“Of course, there are many other aspects of the Electoral Act, which are contradictory to party democracy. You have a provision 87 that says that party primaries should be conducted democratically and Section 31 says whatever name the party submits to the Electoral Commission cannot be rejected for any reason whatsoever.”
“INEC is supposed to observe party congress, so INEC has a list of those candidates that emerge at party primaries. But political parties have a penchant of hiding under Section 31 to send to INEC people who have not even participated in party primaries and I saw this happen in 2015.
“We wanted to reject that but we were advised by lawyers that if we did that, the electoral commission will now be interpreted to be partisan and in Nigeria people are often ready to drag electoral commission into politics and once that is done, the entire integrity of the commission is undermined,” he said
Jega faulted the non removal from office of those who cross-carpet.
He said: “Last example I will give is the issue of conducting by-elections in the case of death or in the case of cross carpeting. INEC, by law, has to be notified even if it reads it in the newspapers, even if it knows that has happened, unless the National Assembly has written to it to declare a vacancy, INEC will not conduct a by-election.
“And there were many cases that we knew before the 2015 general elections, people who had cross carpeted, who should have lost their seats by virtue of cross carpeting but the leadership of the National Assembly, advertently, vehemently refused to write to INEC.
“I appeared before the Ethics Committee, provided evidence that a senator had actually cross carpeted and, by the provisions of the law, should have lost his seat and that we wanted to be written so that we could conduct by-election to replace him; that letter never came until I left office.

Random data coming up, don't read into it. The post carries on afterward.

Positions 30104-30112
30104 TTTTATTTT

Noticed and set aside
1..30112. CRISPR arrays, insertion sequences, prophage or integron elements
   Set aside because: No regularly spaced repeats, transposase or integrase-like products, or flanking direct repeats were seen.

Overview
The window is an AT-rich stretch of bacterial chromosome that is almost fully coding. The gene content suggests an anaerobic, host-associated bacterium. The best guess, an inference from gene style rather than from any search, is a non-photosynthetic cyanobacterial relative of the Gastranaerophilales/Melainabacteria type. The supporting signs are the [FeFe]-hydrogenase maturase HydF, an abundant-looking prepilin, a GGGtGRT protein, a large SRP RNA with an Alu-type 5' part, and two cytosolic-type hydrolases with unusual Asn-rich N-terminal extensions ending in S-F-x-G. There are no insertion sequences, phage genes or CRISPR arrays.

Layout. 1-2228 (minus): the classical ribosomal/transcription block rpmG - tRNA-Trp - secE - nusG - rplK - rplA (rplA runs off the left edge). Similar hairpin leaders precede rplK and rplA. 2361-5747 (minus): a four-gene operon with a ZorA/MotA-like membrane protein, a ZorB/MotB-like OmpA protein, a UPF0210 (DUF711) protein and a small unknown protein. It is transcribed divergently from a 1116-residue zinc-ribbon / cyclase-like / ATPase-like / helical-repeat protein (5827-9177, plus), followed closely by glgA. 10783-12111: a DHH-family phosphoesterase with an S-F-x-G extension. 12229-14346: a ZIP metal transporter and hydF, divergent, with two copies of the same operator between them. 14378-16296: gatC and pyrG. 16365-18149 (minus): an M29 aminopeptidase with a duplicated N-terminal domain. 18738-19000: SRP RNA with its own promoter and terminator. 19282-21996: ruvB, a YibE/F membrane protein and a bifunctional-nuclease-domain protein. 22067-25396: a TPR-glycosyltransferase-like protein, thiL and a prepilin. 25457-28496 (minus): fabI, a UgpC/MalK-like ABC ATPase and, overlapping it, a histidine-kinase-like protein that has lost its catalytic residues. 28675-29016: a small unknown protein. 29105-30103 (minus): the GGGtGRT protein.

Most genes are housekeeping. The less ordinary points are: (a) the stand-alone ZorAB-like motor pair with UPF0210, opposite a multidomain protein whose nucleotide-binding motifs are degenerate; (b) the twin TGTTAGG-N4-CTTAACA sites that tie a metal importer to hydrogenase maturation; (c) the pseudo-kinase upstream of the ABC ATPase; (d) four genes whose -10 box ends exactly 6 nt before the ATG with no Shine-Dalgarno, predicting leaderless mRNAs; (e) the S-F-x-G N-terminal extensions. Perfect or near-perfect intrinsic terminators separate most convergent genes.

“That provision is still there and if we don’t address it, we will continue to carry the baggage of laws that can undermine the integrity of an election.”
“So it is very important to accelerate this process of having a new improved legal framework for INEC to be able to do its job because right now they are operating under serious pressure.”
He went on: “Last point I want to make is that security agencies need to display professionalism, neutrality and impartiality.
“This is very important. In fact, in all fairness, the relative success that we had in the 2015 general elections was because of the active engagement of what we call the inter-agency consultative committee and the commitment of the security agencies to do their best under very difficult circumstances.
“I’m not saying there were no breaches, in fact with benefit of hindsight there were many breaches but their professionalism and neutrality in the 2015 general elections.
“But the most important thing is that when you compare the work of the security agencies in 2015 elections to what happened in 2007 elections, it was marginally much better.”
Jega urged relevant security agencies to beam anti-corruption searchlight on the National Assembly committee chairmen who ask for bribe to pass budgets of Ministries Departments and Agencies and when they go on oversight functions.
Said Jega: “And I wonder here what is happening with intelligence and investigative responsibilities of security agencies in policing our National Assembly.
“Some chairmen of the committees in National Assembly have become notorious on this issue of demanding for bribe with impunity…”